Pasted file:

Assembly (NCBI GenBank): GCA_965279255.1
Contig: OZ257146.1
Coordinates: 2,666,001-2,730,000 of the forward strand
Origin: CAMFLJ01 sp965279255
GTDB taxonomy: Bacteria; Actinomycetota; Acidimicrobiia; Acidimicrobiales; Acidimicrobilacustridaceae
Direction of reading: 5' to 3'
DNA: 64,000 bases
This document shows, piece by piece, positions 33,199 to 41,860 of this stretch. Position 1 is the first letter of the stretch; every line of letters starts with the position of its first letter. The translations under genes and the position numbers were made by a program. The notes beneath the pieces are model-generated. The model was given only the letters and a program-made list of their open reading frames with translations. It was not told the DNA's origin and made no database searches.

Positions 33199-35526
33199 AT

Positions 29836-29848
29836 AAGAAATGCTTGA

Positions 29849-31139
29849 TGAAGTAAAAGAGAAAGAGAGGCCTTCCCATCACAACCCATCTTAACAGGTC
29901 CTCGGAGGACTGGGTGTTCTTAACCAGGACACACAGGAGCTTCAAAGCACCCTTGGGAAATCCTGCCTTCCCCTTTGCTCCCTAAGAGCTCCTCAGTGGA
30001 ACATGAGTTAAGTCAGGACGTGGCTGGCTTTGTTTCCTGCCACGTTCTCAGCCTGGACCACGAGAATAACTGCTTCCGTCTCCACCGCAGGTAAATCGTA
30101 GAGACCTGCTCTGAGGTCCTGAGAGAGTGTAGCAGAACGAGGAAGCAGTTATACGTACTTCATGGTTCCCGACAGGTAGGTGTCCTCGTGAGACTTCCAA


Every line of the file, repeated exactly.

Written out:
Assembly (NCBI GenBank): GCA_965279255.1
Contig: OZ257146.1
Coordinates: 2,666,001-2,730,000 of the forward strand
Origin: CAMFLJ01 sp965279255
GTDB taxonomy: Bacteria; Actinomycetota; Acidimicrobiia; Acidimicrobiales; Acidimicrobilacustridaceae
Direction of reading: 5' to 3'
DNA: 64,000 bases
This document shows, piece by piece, positions 33,199 to 41,860 of this stretch. Position 1 is the first letter of the stretch; every line of letters starts with the position of its first letter. The translations under genes and the position numbers were made by a program. The notes beneath the pieces are model-generated. The model was given only the letters and a program-made list of their open reading frames with translations. It was not told the DNA's origin and made no database searches.

Positions 33199-35526
33199 AT

Positions 29836-29848
29836 AAGAAATGCTTGA

Positions 29849-31139
29849 TGAAGTAAAAGAGAAAGAGAGGCCTTCCCATCACAACCCATCTTAACAGGTC
29901 CTCGGAGGACTGGGTGTTCTTAACCAGGACACACAGGAGCTTCAAAGCACCCTTGGGAAATCCTGCCTTCCCCTTTGCTCCCTAAGAGCTCCTCAGTGGA
30001 ACATGAGTTAAGTCAGGACGTGGCTGGCTTTGTTTCCTGCCACGTTCTCAGCCTGGACCACGAGAATAACTGCTTCCGTCTCCACCGCAGGTAAATCGTA
30101 GAGACCTGCTCTGAGGTCCTGAGAGAGTGTAGCAGAACGAGGAAGCAGTTATACGTACTTCATGGTTCCCGACAGGTAGGTGTCCTCGTGAGACTTCCAA